Some Interesting Stats About the Future of Mobile
Anyone who has been around the web for some time knows that the only certainty is that things will one day change. Particularly when dealing with SEO and content creation, we have seen so many upheavals over the past decade that the nature of SEO today barely resembles the nature of SEO ten years prior. While we continue to see a variety of changes in how we must market content and what types of content people prefer, the biggest overall trend is the sleeping giant of mobile usage, which has slowly but surely crept up on us as technology becomes more portable and more powerful. Below, we’ll discuss some of the most interesting stats about the present-day situation of mobile and what lies ahead in the next few years.
While owning a mobile phone even a decade ago was considered a privilege on a global level, the sheer amount of phone ownership today is truly for the masses. With a mobile phone in existence for every human being at this point, it comes as no surprise that more and more people are using mobile phones to access the internet. Smartphone usage has sky-rocketed as well, with 20% of the world (equivalent to 30% of all adults) now owning a smartphone of some sort. In the United States, this number is triple that, with Android being the most popular operating system. Despite this, iOS remains the most popular OS when it comes to internet traffic, claiming approximately 60% of all mobile search traffic in the US. The rapid ascension of smartphone technology suggests that within just a few years, mobile internet traffic (smartphone and tablet combined) will exceed desktop internet traffic as the primary form of browsing.
Mobile Web Preferences
While incorporating a mobile-responsive design for your website is a sure-fire way to ensure you do well when pinging networks like Google and Bing (their algorithms assess mobile-readiness, in addition to nearly 60% of mobile users saying they will not recommend a website to a friend that is not mobile-friendly), having a mobile app is an important part of improving user experience. Nearly nine in ten mobile users report that they would rather use an app than a mobile website to access content when possible.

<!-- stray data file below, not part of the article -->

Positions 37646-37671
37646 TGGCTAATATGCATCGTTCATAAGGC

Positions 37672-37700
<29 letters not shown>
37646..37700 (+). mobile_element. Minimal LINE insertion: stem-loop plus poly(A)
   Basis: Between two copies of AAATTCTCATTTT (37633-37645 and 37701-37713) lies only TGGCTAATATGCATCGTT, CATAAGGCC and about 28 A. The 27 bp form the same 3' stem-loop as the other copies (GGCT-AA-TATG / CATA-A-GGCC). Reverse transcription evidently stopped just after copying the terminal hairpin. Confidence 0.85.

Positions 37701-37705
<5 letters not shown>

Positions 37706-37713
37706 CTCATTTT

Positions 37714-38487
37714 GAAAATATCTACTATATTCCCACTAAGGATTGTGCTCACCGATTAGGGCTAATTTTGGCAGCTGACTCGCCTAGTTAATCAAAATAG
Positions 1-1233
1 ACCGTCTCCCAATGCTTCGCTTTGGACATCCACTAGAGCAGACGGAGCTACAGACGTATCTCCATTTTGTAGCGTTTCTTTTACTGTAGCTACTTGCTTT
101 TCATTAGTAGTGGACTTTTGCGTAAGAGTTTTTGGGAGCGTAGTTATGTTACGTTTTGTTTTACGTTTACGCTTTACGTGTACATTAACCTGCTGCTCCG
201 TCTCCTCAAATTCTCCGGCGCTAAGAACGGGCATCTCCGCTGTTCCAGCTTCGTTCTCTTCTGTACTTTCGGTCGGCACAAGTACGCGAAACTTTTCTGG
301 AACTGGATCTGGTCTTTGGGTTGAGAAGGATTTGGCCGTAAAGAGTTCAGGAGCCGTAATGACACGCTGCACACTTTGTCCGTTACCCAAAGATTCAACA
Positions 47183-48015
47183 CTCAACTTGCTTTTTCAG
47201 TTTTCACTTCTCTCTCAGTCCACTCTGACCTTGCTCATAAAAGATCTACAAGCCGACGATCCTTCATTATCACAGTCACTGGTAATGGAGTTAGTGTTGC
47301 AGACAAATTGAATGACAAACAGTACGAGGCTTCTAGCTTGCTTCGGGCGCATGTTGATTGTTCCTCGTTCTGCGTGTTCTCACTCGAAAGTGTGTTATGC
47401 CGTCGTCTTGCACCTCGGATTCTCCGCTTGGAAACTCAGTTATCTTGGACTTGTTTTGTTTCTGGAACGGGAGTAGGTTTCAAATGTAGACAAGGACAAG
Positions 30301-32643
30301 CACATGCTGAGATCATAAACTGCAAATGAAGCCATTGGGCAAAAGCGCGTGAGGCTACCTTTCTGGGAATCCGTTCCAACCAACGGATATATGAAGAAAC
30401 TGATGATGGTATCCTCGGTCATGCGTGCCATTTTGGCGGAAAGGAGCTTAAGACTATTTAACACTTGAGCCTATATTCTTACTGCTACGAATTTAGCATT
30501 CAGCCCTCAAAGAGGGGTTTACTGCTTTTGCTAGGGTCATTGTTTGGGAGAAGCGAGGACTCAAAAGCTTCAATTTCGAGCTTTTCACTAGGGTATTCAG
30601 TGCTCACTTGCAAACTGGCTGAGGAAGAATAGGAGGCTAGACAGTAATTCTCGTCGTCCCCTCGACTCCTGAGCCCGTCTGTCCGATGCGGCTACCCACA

With respect to marketing, there couldn’t be clearer preferences in many cases. Native ads receive anywhere from 20-40% more engagements than banner ads, and roughly 60% of all mobile users believe that mobile apps are generally useful. Despite the focus on mobile ads and email as primary ways to engage with mobile users, SMS notifications and coupons have a response rate many times higher than traditional email offers. Mobile users, unsurprisingly, also tend to be far more active online than desktop users; in some cases, they spend up to three times as much of their free time browsing the web when compared to desktop-only users.
It may sound insane, but mobile ad spending in 2015 in the United States will eclipse Exxon Mobil’s global revenues. With more than $400 billion expected to be spent on pinging networks with mobile ad components in 2015, there is certainly a lot of competition to consider. Locally-targeted ads will comprise a majority of this spending.
There are some other interesting titbits to keep in mind. Nearly half of all people report that they make a purchase after scanning a QR code for a product. Facebook currently has about 1/6 of the paid mobile ad market locked down, and nearly half of all mobile ads now revolve around persuading individuals to download a particular app (which is often monetized to a great degree via its own ads or in-game purchases).